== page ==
Don’t beat yourself up when you don’t get the expected output matrix as we had during the manual computation. The convolve function from Scipy returns only the original region of the new array (output_matrix). If we are to take the original region of the result from our manual computation, we will also end up with a 2x2 array, just like Scipy’s.
This supposes that Scipy also had a 4x4 matrix but returned a 2x2 matrix. With this, I think we can consider our manual computation validated.
Next, we will observe the various effects different filters/kernels produce.
- ndi.correlate(image, kernel): Like the ndi.convolution(), ndi.correlate() performs multi-dimensional correlation. The objective of the code is to correlate the image with the kernel. If you aren’t familiar with correlation, I recommend you look it up. It shares many similarities with the convolution function.
The mean kernel has the effect of blurring images. A preferred kernel for blurring is the Gaussian filter. It is preferred because it produces a more uniform or smoother intensity distribution on the images it’s convolved with.
Let’s compare the effects of the mean and Gaussian kernels to confirm the statement above.
- np.full((2,2), 1/9): This function returns a new array of the given shape and type, filled with the “fill_value”. The objective of the code is to create an array of two rows(2) and two columns(2) filled with the value 1/9.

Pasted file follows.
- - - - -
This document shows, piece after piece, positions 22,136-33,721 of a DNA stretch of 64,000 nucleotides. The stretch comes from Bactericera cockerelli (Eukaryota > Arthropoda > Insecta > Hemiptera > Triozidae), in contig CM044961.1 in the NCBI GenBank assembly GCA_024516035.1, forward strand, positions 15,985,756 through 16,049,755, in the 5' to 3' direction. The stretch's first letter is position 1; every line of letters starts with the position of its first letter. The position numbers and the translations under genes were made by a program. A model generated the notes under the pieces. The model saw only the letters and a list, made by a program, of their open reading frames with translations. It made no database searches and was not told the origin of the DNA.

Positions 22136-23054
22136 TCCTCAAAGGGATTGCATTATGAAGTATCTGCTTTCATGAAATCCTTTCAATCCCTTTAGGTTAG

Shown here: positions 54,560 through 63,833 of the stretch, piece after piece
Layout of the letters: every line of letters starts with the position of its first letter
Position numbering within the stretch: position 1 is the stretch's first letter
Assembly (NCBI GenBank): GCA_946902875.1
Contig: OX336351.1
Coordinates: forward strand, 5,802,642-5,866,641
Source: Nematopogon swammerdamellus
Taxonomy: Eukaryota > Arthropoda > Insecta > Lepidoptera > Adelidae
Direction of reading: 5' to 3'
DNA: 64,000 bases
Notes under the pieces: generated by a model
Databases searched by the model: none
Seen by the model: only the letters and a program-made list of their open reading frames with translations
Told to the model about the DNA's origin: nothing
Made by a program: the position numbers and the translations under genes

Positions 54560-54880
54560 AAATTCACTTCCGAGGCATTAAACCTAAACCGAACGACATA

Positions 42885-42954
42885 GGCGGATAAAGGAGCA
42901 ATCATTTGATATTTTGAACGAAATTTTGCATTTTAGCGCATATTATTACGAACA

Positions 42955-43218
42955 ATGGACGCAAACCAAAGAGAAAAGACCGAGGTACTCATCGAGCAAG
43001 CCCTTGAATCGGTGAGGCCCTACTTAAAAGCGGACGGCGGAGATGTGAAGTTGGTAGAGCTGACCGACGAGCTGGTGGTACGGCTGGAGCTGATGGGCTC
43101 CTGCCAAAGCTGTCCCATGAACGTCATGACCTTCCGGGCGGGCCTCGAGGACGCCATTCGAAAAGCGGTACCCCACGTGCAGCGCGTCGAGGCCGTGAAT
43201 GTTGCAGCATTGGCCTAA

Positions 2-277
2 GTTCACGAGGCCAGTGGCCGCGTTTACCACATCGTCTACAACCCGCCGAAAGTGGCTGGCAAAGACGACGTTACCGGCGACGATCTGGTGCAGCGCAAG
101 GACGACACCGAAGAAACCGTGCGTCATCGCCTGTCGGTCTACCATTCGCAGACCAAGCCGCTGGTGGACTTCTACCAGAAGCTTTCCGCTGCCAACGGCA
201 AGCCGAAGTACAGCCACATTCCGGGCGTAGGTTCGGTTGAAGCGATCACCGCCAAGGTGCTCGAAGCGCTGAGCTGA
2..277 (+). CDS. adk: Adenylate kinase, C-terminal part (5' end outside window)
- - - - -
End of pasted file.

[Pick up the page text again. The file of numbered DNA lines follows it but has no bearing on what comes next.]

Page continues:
- filters.gaussian(image): This function performs multi-dimensional Gaussian filtering. The objective of the code is to apply the Gaussian filter to the image.
It can be observed in fig.13 that, the Gaussian kernel produces a “smoother” image than the mean kernel’s, hence the preferred choice when blurring images.
Let’s get a “feel” of the kernels on real images. Shall we?
- color. rgb2gray(image): This function computes luminance on an RGB image. The objective of the code is to convert the color image of the Mona Lisa to a gray image. The returned image is a 2D array since the channel dimension is removed during the conversion process.
If you can see a transformation in the output image in fig. 14, then you really have some powerful eyes!
The identity kernel returns an output just as the input. That is to say, it has no effects on images.
The edge-detection kernel detects edges in images. It can be observed that the edges around the eyes, mouth, nose, and head have been detected in the output image.
The Sharpen kernel gives images sharper appearances. It achieves this by increasing the contrast between the bright and dark regions of the image.
The Gaussian kernel blurs images. It produces a “smoothing” effect on images.
I think the Mona Lisa in the output image looks happier. Probably, because of her “smoother” skin now.
So, I tried tweaking with the identity kernel to see if it had some hidden effects. With one of the tweaks, I replaced the integer(1) in the identity kernel with -1.
Guess what I saw!
OMG! We made a ghost out of the Mona Lisa. Leonardo won’t be happy about this.
I don’t know if this tweaked identity filter/kernel has a name or not, what I care about is that, by manipulating the arrays of images and filters/kernels, it can produce effects that can be useful in image processing. Thanks for reading!
If you would like to have more hands-on-experience with image processing, I recommend you watch the videos titled “ Image Analysis in Python with Scipy and scikit-image — Stefan Van de Walt”.
- Image Analysis in Python with SciPy and scikit-image: https://github.com/scikit-image/skimage-tutorials
- Types of Convolution Kernels:Simplified: https://towardsdatascience.com/types-of-convolution-kernels-simplified-f040cb307c37